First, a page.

By Jessica Martini
When Ron Ellis sent the quirkily named Drop the Chalupa (Liam’s Map) out for his first start earlier this month, the trainer admitted he had modest expectations for the 16-1 longshot. After all the gelding, who Ellis had purchased for $35,000 on behalf of Richard Templer’s Doubledown Stables at the 2019 Fasig-Tipton Midlantic May sale, was up against a pair of well-respected runners from the power-packed Bob Baffert barn in the 6 1/2-furlong special weight.
“I liked him and I knew he had talent,” Ellis said of Drop the Chalupa. “But Baffert, in the last couple maiden races before that, had unleashed Nadal (Blame) and Charlatan (Speightstown)–those were the last two that had won the straight maiden races. And then he had an American Pharoah that he really liked in our race, and I’m like, ‘We’re probably not that good, but he could hit the board.’ The instructions were to let him settle in and make a little bit of a run and see what he could do.”
Off a step slowly in his Mar. 7 debut, Drop the Chalupa raced second-last as the 3-5 Baffert firster American Code (American Pharoah), a $350,000 Keeneland September Yearling, set the pace. Starting to pick up his feet while three wide past the five-sixteenths pole, the chestnut charged up alongside the favorite at midstretch and inched away late to score the 1 3/4-length upset (video).
“I was very impressed because I didn’t have him 100% cranked up and we didn’t ride him 100%,” Ellis said of that debut effort. “I wanted him to round into form gradually. He’s not a big horse, he’s just medium-sized, nicely balanced horse. When I bought him, he really reminded me of a Grade I winner I had a few years back, [2013 GI Triple Bend H. winner] Centralinteligence (Smarty Jones). That horse we kind of did the same program with. He ran third first time out and then won his next start. So I was just looking for something like that, run third first time and come back and win the second start.”
Drop the Chalupa first caught Ellis’s eye at last year’s Midlantic sale (hip 307), despite the chestnut’s adventurous work in Timonium.
“I was just there looking for anything we could buy,” Ellis said. “Richard was looking for something over $100,000 and I thought that horse would maybe go for $60,000 or $70,000.”
Of the youngster’s appeal, Ellis said, “He is by Liam’s Map, who I was kind of high on going over to the sale because he had quite a few horses who worked well. And they’ve come out running.”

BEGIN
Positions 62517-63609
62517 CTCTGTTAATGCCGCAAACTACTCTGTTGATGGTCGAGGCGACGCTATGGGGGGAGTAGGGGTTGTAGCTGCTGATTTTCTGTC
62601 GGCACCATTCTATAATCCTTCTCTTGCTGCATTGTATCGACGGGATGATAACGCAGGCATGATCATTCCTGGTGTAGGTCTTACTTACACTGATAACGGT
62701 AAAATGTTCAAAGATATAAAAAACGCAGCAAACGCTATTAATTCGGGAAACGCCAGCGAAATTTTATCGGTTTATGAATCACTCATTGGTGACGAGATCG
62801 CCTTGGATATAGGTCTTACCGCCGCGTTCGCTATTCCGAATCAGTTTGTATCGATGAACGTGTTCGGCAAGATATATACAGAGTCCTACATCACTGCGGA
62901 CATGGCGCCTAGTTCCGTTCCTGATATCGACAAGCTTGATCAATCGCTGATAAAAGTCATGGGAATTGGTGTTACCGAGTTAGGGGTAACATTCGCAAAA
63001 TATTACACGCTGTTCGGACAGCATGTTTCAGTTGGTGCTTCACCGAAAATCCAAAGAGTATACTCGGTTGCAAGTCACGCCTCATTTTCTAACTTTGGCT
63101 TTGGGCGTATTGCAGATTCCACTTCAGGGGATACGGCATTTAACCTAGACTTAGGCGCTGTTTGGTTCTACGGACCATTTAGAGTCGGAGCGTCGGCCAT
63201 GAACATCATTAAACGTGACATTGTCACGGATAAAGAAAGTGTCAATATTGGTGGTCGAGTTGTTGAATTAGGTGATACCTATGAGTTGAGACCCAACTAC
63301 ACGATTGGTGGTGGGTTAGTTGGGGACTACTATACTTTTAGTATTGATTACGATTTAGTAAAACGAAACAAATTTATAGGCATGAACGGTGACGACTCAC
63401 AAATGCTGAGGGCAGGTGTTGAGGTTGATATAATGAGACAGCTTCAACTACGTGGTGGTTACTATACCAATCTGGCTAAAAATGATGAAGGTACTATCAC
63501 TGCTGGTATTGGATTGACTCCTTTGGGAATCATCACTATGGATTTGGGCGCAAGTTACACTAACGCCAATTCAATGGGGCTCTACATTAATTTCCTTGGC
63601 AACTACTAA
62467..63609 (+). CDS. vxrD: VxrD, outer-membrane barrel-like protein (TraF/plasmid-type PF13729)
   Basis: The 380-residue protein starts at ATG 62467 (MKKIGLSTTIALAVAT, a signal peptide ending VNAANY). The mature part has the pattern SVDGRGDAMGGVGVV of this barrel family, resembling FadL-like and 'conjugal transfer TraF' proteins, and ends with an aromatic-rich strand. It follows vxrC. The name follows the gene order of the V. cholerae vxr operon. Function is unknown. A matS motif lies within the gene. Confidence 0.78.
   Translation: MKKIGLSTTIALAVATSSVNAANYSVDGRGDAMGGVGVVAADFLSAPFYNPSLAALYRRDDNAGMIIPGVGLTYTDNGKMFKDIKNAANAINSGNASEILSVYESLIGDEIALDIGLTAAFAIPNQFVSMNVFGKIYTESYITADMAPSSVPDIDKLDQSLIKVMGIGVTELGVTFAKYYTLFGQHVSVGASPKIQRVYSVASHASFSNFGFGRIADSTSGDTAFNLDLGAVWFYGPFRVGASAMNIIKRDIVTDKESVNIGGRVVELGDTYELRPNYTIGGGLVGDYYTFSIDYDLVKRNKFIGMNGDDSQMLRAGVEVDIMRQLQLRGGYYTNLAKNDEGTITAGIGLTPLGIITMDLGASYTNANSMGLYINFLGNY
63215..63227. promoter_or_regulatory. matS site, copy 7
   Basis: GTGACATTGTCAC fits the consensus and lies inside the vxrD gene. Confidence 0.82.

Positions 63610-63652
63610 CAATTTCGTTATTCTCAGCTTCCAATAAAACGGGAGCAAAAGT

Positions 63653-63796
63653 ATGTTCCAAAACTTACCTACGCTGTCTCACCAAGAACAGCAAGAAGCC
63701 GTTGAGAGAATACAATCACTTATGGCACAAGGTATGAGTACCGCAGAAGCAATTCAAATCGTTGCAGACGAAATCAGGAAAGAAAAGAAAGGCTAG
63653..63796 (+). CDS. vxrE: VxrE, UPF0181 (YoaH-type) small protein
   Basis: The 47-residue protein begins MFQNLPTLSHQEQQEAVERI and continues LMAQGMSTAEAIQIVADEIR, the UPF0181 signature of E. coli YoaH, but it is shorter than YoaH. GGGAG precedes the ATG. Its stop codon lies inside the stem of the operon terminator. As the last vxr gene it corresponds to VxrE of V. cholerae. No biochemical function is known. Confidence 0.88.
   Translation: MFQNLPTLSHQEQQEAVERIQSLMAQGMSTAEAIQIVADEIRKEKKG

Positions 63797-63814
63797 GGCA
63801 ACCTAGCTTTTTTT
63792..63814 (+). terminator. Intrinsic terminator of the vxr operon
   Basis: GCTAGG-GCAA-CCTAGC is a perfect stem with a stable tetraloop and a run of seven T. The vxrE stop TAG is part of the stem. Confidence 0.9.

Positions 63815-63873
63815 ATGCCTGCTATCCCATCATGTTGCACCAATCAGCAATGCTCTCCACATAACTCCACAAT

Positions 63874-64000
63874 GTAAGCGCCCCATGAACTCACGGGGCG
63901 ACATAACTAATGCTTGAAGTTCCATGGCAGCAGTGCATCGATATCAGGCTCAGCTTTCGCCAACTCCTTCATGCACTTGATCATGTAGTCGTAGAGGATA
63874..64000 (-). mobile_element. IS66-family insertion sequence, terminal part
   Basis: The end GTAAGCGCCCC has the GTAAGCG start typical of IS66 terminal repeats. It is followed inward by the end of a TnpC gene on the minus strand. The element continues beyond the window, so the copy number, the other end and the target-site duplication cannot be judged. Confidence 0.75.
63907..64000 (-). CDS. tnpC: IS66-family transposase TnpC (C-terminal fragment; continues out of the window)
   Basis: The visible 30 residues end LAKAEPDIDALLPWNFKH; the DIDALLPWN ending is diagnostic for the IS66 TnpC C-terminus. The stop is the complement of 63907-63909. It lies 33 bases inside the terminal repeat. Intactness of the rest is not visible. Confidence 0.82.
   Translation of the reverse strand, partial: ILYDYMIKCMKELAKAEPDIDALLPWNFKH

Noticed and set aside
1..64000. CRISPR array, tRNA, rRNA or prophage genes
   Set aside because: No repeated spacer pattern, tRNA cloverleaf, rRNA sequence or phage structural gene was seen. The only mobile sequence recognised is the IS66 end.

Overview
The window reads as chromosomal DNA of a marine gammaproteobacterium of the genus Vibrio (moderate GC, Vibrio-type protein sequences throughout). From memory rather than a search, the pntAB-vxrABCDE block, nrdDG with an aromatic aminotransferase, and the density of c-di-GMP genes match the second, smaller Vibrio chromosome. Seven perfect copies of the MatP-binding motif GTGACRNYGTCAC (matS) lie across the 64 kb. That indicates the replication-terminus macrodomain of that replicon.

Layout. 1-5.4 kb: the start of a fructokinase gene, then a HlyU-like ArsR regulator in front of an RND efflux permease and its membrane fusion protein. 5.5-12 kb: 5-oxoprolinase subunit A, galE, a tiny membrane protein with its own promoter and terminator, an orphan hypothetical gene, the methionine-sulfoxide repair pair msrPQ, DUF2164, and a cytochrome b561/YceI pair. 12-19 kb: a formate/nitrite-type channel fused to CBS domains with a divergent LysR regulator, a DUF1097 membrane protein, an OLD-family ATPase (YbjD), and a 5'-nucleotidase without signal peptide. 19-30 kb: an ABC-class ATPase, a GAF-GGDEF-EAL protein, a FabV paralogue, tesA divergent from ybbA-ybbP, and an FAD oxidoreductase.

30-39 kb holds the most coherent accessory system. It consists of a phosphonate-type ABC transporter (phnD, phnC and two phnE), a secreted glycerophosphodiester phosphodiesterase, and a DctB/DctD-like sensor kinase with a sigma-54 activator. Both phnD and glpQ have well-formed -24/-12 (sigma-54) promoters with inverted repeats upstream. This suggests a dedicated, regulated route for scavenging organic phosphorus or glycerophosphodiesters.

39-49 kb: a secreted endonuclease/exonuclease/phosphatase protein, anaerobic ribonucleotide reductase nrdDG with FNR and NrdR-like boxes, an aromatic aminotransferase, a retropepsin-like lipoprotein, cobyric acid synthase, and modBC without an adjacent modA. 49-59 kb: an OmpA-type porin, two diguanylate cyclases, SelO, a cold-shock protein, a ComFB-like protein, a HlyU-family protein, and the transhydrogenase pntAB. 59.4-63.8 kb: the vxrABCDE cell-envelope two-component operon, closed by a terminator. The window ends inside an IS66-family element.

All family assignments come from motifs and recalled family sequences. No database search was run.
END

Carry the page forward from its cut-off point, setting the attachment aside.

Still buyers may have been put off by the juvenile’s work.
“He blew his workout,” Ellis said. “He started to work and then he bolted, then he came back in. He still worked in :10 2/5. And I thought, ‘Well, if he had run straight, he would have worked a tick or two faster.’ So I went over and looked at him and he seemed quite sensible. Usually those horses will show if they’re nuts. And if he had bolted because he was nuts, then I wouldn’t have been interested in him. He acted quite sensible at the barn, so I figured it might have just been a single incident, rather than a habitual one.”
Ellis is giving the gelding plenty of time to regroup from his debut effort.
“I’m just letting him build back up,” the trainer said. “It’s going to be kind of tough to spot him because now he’s going to run against winners and maybe even older winners. So I’m just giving him a little bit of time to regroup off of that and see where he goes. We’ll let him take us there, instead of us pushing.”
Ellis has nine horses in training for Templer, whose Doubledown silks have been carried to victory over the years by Grade I winner Black Mamba (NZ) (Black Minnaloushe) and graded stakes winners Recount (Limehouse) and Ben’s Duchess (Munnings), as well as Grade I placed Blameitonthelaw (Blame).
Doubledown was represented by a homebred maiden winner last week when Royal Commission (Field Commission), a son of the stable’s graded placed Royal Taat (NZ) (Faltaat), won first-time out at Oaklawn Park Friday for trainer James DiVito.
“He just loves racing,” Ellis said of Templer. “And he’s been super patient with all the things we’ve gone through in the last year [in California].”
Ellis will once again be representing the Chicago native at this year’s delayed 2-year-old sales, but will be working with an increased budget.
“He asked me to find him two to three really nice 2-year-olds,” Ellis said. “When I said that might be a higher price point, he said, ‘I’m not getting any younger.’ And I said, ‘I love that attitude.'”